The Watery Graves of Portland

Like most of us, I’m always looking for bands that say, “Fuck the scene, I just want to make music that’s honest and good.” The Watery Graves of Portland transcend the hipster scene and in a trance-like state construct intimate soundscapes that overwhelm and make juice out of your brain. They have a new album/zine out and I think everyone would be better off with it in their lives. 

I handed them a couple questions and they politely handed back some answers.


Who is in the band and what do they play?

Curtis Knapp, piano; Adrian Orange, drums; Hooker, 3/4 string bass


When a graveyard in a floodplain becomes too watery, the bodies of those who fell before us rise up. What is the story behind your band’s name?


C.K.: We think the music and instruments have a nautical feel. We used to pick our song titles randomly from a book of nautical terminology and rules of the rivers I had. The Watery Graves made sense. Watery, dreamy, improvisational, fluid, graves, darker, dead, post. Then we found out that there was this hardcore band in Seattle called the Watery Graves, so we added "of Portland" to the end of it. Hence, the Watery Graves of Portland.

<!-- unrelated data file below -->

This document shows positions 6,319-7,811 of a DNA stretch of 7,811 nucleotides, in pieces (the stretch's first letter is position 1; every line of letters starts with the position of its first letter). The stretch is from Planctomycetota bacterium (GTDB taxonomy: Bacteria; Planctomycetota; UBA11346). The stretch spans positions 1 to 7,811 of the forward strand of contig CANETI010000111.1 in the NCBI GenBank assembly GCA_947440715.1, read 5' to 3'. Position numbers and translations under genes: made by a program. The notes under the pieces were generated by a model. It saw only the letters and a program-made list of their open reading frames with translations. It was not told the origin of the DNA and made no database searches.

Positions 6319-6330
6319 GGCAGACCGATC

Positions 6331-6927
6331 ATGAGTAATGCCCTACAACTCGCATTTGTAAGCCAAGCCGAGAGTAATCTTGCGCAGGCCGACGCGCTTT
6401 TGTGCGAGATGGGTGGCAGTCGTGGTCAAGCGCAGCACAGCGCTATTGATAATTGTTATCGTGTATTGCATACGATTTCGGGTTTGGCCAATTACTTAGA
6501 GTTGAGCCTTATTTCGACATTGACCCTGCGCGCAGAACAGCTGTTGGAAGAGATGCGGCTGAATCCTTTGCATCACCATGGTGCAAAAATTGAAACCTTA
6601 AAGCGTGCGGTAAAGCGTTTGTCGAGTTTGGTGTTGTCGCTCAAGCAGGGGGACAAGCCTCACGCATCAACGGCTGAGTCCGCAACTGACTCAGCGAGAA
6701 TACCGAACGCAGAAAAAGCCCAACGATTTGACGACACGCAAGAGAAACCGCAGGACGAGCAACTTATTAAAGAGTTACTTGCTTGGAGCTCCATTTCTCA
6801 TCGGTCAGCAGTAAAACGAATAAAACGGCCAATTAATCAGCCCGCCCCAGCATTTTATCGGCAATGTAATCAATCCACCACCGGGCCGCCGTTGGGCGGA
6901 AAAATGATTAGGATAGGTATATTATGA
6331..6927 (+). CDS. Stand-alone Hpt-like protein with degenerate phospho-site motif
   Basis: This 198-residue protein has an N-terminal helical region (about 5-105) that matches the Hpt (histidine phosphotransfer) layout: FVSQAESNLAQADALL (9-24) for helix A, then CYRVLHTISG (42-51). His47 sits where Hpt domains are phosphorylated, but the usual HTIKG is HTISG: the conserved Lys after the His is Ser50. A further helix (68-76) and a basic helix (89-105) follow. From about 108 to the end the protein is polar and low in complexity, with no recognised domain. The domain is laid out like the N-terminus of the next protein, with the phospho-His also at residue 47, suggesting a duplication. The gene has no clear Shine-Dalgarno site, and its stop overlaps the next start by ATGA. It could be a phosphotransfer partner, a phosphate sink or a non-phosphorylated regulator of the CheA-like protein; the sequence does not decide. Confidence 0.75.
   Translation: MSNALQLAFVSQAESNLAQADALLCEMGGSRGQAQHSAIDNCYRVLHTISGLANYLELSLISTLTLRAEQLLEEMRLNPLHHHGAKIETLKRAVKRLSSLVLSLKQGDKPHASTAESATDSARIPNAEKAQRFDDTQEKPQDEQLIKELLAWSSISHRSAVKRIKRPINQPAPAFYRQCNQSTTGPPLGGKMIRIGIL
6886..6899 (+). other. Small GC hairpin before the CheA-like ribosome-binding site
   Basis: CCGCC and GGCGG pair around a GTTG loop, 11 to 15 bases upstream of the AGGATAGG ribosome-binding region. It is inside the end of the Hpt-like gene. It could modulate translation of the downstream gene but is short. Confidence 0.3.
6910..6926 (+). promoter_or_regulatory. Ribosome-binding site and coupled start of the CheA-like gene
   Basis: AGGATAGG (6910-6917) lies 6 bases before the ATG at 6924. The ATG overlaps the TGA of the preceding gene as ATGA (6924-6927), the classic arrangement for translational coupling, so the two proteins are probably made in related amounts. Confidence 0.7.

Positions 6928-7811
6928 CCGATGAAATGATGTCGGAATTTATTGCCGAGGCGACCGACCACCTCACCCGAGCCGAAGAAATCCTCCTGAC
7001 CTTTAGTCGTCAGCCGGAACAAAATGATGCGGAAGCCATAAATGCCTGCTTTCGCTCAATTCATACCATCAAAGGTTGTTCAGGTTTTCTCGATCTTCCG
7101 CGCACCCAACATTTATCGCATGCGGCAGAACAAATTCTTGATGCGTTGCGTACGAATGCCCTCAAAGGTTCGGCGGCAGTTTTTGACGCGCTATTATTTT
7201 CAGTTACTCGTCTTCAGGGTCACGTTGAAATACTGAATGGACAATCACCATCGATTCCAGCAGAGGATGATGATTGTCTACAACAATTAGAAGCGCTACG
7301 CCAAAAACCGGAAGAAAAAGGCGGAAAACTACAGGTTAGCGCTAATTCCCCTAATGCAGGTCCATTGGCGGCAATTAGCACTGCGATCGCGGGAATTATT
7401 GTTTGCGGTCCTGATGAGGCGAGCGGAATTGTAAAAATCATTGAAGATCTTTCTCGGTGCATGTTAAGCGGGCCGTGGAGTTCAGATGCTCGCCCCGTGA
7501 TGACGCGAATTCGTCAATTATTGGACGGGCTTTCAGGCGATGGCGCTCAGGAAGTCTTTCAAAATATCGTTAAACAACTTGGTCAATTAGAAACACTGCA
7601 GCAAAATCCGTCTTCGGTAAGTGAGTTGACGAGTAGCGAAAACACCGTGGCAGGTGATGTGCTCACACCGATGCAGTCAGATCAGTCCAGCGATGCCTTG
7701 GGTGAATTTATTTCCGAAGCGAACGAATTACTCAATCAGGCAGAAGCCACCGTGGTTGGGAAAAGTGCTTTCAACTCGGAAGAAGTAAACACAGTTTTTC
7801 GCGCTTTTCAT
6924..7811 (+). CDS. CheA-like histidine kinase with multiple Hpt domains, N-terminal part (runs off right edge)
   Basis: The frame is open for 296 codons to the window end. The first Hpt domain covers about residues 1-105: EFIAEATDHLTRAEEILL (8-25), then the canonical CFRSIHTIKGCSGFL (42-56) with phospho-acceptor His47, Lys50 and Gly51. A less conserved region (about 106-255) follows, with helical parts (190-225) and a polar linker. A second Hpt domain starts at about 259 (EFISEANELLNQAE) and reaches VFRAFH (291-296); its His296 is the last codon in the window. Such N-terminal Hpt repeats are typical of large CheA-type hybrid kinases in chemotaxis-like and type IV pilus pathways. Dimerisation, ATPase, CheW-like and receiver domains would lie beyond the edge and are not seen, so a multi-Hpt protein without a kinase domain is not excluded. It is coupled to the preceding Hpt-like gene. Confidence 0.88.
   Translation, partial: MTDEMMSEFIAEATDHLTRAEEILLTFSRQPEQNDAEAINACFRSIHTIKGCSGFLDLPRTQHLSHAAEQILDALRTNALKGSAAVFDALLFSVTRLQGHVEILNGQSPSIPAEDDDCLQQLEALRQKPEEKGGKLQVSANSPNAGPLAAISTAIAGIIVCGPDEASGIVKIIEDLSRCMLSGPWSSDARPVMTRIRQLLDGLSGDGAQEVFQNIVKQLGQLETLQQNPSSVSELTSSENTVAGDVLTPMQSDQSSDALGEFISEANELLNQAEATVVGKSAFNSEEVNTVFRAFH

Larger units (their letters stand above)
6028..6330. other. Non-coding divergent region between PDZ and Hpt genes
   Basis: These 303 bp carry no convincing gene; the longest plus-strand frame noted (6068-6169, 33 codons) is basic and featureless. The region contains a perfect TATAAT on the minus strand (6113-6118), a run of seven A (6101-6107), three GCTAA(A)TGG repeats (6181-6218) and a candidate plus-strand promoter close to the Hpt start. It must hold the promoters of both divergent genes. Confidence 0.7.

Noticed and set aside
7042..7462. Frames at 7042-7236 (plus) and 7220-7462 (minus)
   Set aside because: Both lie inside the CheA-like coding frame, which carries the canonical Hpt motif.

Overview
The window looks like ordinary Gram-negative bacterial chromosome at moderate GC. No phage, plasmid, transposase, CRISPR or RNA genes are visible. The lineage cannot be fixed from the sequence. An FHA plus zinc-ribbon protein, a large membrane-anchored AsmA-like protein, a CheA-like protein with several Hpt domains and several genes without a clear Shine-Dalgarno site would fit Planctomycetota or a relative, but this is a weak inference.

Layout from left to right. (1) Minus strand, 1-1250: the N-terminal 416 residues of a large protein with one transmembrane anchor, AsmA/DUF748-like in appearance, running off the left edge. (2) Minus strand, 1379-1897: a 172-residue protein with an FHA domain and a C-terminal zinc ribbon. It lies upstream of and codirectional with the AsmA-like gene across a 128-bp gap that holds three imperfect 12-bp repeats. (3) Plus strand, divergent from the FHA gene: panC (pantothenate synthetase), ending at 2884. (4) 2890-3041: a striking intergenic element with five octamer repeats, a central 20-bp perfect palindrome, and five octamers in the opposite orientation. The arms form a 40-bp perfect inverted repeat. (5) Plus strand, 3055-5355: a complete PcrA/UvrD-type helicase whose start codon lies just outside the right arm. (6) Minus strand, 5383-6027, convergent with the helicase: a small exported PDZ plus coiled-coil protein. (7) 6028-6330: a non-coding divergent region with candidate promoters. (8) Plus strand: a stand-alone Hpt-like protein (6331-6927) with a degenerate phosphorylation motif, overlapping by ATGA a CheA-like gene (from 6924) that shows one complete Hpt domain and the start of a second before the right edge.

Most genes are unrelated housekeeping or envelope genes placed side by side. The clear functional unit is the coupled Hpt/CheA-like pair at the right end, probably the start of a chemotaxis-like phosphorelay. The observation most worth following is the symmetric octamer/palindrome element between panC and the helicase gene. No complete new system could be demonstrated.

I think you’re like exploring new sound-spaces in the tradition of older progressive and abstract jazz folks like John Coltrane and Miles Davis, yet your sound doesn’t have any hot-dogging going on. What are you trying to do with your music?


C.K.: You got it. To not be cheesy in a jazz setting. We are just doing what comes naturally when we sit down with those instruments together. And also trying to provide a nice sound in the room for other happenings, whether conversational, written, painted, eaten, looked, what have you. I would love to eventually find a sound that can be coined. Like those musicians did, or Erik Satie, or Scott Joplin.


H: I think we’re exploring a more hyper-modern approach, the hotdogging is more in the structure, the structure itself is one big Johnsonville Brat.



When you are playing with your eyes closed, what images come to mind (chess in the park, ice skating, colors, etc.)?


C.K.: I mostly see the audience with my eyes closed. I am trying to concentrate on the sounds we are making and have a picture of the listeners in my head. Sometimes, depending on the song, story-type images develop that help me to follow the sound, to try and give it character, like the person that I see in the story-type has."


H: My eyes are usually locked with one of my bros depending on who’s making the statement. Overall I see waves and sand. As far as what we are trying to do with the music: transcend space and time, mellow out and help others to do so, make a soundscape for perfect memories and daydreams.